Last year we looked at DART’s financials, and wondered aloud whether it would be sensible to think about the sustainability of the current funding model before committing to a major new project as represented by bus rapid transit (BRT). (See my January 2015 IowaBiz blog.) This $25 million project would carry an ongoing operating cost of about $1 million per year.
In May the BRT project was put on hold due to the unavailability of federal funds, but the community is using the time-out to review DART’s fundamentals.
There is now another year’s worth of data and it’s possible to see whether any of the trends identified last year have improved, and whether budget projections were met.
Property tax revenue continues to pay for an increasing share of DART operations, with operating revenues (fares, contracts with major employers and advertising) paying for a smaller share. This is partially by design, as property tax is replacing federal funds that have been phased out.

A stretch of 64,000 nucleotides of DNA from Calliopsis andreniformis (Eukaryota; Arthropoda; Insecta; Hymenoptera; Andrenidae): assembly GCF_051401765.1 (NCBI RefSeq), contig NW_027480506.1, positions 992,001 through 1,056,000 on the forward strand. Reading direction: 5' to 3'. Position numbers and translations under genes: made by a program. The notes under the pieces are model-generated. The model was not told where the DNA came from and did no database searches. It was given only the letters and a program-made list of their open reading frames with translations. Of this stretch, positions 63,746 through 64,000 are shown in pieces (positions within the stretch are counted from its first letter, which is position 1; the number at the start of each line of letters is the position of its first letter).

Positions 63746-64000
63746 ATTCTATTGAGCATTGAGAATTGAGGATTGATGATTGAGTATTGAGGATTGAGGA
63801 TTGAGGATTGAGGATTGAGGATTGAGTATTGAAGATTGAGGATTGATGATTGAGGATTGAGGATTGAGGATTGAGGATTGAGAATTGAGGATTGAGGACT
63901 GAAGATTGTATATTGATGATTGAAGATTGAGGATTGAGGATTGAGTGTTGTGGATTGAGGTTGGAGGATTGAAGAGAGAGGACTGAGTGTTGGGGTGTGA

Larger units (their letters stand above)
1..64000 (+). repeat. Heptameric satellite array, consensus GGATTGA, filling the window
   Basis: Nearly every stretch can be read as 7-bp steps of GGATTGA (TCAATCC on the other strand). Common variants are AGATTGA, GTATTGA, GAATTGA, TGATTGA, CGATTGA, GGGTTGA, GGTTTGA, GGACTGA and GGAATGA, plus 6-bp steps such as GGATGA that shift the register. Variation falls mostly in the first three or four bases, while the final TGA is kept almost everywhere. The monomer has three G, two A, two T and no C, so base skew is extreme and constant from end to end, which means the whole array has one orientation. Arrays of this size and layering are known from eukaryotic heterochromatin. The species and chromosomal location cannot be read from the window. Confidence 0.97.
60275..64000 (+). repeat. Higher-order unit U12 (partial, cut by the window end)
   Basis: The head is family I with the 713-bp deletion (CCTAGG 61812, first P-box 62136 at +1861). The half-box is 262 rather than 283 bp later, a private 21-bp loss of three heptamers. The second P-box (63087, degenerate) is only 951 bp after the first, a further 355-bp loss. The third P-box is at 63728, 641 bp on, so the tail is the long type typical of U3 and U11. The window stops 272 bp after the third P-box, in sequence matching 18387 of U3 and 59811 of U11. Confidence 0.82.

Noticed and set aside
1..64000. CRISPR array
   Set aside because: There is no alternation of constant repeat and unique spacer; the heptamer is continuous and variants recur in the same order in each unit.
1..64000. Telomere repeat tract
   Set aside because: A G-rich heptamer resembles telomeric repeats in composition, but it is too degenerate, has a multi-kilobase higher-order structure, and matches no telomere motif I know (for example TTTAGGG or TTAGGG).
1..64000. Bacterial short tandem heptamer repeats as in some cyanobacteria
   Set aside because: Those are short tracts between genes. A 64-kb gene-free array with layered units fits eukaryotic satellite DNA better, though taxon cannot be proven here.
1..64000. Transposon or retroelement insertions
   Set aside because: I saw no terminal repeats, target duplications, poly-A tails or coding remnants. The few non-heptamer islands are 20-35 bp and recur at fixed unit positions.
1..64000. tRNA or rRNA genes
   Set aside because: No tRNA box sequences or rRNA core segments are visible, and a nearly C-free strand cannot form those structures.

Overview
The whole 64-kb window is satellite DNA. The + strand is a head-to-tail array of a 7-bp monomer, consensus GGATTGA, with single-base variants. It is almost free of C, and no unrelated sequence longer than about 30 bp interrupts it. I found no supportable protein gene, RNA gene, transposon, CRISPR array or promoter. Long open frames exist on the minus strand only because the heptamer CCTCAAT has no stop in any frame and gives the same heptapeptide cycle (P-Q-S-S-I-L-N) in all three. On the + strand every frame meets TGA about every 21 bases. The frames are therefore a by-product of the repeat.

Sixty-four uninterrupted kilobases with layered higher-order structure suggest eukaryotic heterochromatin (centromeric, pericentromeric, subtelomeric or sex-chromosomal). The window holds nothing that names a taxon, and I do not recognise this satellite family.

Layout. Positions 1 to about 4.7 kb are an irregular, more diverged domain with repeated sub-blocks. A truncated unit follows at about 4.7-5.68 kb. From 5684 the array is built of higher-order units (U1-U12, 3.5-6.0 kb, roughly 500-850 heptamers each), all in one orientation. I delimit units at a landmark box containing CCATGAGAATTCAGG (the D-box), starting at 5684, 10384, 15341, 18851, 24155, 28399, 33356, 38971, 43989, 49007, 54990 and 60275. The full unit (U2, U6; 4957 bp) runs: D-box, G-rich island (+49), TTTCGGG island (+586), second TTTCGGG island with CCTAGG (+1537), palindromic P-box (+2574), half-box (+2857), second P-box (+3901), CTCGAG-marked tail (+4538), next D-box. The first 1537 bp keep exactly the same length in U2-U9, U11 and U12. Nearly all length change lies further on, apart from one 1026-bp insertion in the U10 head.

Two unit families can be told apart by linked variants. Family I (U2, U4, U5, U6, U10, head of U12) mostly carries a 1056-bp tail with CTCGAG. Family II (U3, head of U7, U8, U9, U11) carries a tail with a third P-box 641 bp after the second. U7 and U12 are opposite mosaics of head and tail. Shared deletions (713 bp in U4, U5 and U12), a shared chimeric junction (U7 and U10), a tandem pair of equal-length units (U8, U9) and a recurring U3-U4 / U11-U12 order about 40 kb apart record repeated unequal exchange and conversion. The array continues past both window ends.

At the same time, DART has been expanding service in a bid to connect large employment centers in the city and the suburbs with residential concentrations. Because there’s an 18- to 24-month lag time between when the service is first provided and when the ridership picks up, ridership (and revenue) increases don’t necessarily track with the expense increases. Allowing for the lag time, it does appear the service expansions are generating more ridership However, as was noted last year, property taxes are basically covering the cost of these additional riders. Total operating revenue was 10.1 percent below projections for the year that closed June 30th, 2015; with fixed route operating revenue being 8.65% percent short of budget.
The overall trends have not changed much from a year ago. Total operating revenue is still less than it was four years ago despite substantial service expansions and improvements since that time. Basically, as it weighs future improvements for DART, the community will need to decide if it is willing to continue to raise property taxes to fund them.